THANK YOU!

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‘Beyond Painting – The Dream of Arcadia’ by Anthony Boswell is Choice Blog on a-n Artists Talking

I’m very pleased to announce Anthony Boswell’s blog, Beyond Painting – The Dream of Arcadia has been chosen by Andrew Bryant, editor of Artists Talking, as Choice Blog for April 2012.

Painting G (c) 2012 Anthony Boswell

Painting G, (c)2012 Anthony Boswell, acrylic on canvas

Bryant says, “I like a man who sticks to his guns, who knows himself well enough to know what matters to him and what doesn’t. To arrive at a place like this and stay put takes time, close attention and a strong will – to resist the empty promise of the always new…Like Morandi, he pursues one thing and keeps pursuing it, until what remains is the pursuit itself, in the form of longing. And what attends longing, of course, is loss. Morandi, maybe, was no stranger to loss, to disappointment, and I would hazard a guess Boswell is likewise acquainted with that Master.”

This is Anthony’s post #29 from his blog, it is a particularly poignant description of his point of view:

# 29 [23 March 2012]
Thanks to Sam Bell once again for the comments on my work. Yes, it is important that art comes first, finding that visual correlation between life and the work is what allows the process to bridge that gap and allows for the ambiguity to exist, further enhancing the possibilities of the paintings to take one into personal places by way of actual experience.This week, taking time to be calm in the house, to wander through the incoming and transient light, has allowed me to find a place that can work in painting. It is the result of days of waiting and looking, sometimes listening, that makes it possible to suddenly see something that has potential, that speaks to me. Often, this happens in the most exact of places, this time I was required to lower my eye level to see what was being revealed in a mirror that had been placed against the wall. It was going back to that place at different times of the day, in different light, that reveals a general emotion of experiences that are hidden there. I have been able to make just three quick visual notes of the spot to help give me a feel of what is going on there. The time is now here when I can keep going back, look at the empty space of the small canvas, and feel my way into the visual correlative that Sam talks about. It is moving from the life witnessed to the art, for the painting to take over, for the conversation between canvas and myself to take place, and in doing so, in letting this process happen naturally, the experience I had as I knelt in the room, everything I felt, saw and heard will be translated into an experience that can be felt by the viewer via the ambiguity set up in the paint and on its surface.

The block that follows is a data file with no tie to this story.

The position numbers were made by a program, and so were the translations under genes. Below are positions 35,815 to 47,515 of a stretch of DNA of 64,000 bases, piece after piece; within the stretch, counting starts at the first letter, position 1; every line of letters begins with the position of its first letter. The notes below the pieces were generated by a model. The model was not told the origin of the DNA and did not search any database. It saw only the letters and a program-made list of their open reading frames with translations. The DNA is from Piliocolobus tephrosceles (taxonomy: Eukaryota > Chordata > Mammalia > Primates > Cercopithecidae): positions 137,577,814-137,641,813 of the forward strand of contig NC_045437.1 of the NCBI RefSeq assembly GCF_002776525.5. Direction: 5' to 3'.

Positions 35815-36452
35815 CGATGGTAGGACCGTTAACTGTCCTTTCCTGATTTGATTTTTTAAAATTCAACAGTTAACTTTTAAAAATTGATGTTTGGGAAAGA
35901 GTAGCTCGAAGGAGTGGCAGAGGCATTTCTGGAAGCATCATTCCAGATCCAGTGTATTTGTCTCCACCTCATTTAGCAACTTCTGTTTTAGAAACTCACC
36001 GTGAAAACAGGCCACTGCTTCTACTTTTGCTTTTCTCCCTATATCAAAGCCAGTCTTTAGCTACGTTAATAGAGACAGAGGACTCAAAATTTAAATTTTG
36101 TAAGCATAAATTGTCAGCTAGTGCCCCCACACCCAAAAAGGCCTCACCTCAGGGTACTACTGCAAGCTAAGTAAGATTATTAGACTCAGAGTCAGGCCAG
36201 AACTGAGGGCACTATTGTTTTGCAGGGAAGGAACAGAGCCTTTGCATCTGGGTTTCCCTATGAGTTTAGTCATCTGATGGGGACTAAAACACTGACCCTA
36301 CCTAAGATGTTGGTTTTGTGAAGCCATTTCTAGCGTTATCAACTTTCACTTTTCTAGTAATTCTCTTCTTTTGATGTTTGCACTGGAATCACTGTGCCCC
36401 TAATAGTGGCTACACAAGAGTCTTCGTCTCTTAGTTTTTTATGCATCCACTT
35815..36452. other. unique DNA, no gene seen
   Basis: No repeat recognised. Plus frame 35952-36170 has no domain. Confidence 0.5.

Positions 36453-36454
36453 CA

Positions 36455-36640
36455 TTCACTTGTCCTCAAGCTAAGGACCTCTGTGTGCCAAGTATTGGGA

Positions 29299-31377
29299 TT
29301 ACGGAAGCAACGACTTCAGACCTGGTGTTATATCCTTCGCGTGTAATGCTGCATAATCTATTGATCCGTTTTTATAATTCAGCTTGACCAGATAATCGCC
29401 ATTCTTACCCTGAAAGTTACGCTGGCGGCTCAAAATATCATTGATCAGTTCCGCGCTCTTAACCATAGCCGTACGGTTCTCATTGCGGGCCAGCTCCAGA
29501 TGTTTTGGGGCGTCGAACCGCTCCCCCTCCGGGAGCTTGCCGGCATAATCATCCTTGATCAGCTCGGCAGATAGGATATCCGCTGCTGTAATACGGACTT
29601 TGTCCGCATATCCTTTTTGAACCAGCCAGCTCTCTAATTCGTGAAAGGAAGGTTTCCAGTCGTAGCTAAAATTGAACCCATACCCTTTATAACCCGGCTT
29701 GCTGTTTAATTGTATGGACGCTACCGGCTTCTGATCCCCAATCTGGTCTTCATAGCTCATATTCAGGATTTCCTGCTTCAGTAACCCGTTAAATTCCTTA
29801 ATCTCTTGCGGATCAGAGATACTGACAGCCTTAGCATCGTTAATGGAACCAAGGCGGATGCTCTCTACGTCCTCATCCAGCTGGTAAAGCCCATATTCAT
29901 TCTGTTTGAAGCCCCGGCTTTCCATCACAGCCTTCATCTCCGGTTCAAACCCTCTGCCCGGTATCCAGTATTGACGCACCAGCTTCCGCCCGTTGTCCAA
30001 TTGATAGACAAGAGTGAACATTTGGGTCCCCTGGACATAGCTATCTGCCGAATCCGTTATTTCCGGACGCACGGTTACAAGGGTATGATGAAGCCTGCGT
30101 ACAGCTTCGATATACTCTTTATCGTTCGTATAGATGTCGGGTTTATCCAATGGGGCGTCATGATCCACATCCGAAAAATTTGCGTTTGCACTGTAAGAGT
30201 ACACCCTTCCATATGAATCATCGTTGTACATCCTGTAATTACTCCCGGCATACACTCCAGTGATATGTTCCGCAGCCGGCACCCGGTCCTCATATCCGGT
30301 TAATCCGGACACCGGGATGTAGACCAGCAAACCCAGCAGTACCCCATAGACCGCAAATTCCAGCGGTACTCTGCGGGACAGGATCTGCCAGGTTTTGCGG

'Out of Ennui' sketch 1 (c)2012 Anthony Boswell

'Out of Ennui' sketch 1 (c)2012 Anthony Boswell, Pencil on paper

'Out of Ennui' sketch 2 (c)2012 Anthony Boswell

'Out of Ennui' sketch 2 (c)2012 Anthony Boswell, Ink on paper

'Out of Ennui' sketch 3 (c)2012 Anthony Boswell

'Out of Ennui' sketch 3 (c)2012 Anthony Boswell, Ink and pencil on paper

Out of Ennui (c)2012 Anthony Boswell

Out of Ennui (c)2012 Anthony Boswell, Acrylic on canvas

Read more of Anthony’s blog and visit his website.

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“Whilst I Breathe, I Hope” by Edd Pearman chosen for Per Annum 12

Be sure to catch these exciting exhibitions!  I’m so pleased to see Edd’s Whilst I Breathe, I Hope chosen for Per Annum 12 – a curator’s dream (well this curator’s dream, at least)!




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David Minton exhibits in Sevenoaks Visual Arts Forum

David Minton has three works in the Sevenoaks Visual Arts Forum at Kaleidoscope Gallery, see details below.  He also has a recently published review on a-n Interface of Plastic Propaganda at the Grange Tower Hill Hotel.

And if you’re browsing through This ‘Me’ of Mine, be sure to see the recent comments on the Artworks page, they’re well worth a read!  We would love to talk to you.  Leave us a comment and be sure to check ‘Notify me of follow-up comments by email’  below the area where you write your comment so you can see the responses.  Follow this blog to keep up with developments and more great artist interviews to come.  We appreciate all our followers!  Thank you!

Sevenoaks Visual Arts Forum Exhibition 22 Mar – 12 May

20th March 2012
Mixed show at the Kaleidoscope Gallery Sevenoaks
Pigeon and Line (detail) (c)2011 David Minton
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I Am a Black Box

David Riley is an artist’s artist – he works with raw ideas and even when these concepts have attained a ‘result’, as David calls them, they are still wide open for interpretation, further development and wide ranging tangential possibilities.  His work could be seen as a springboard to so many other ideas in so many possible media.  I continue to be amazed by his output and the sheer magnitude of his inspiration pool.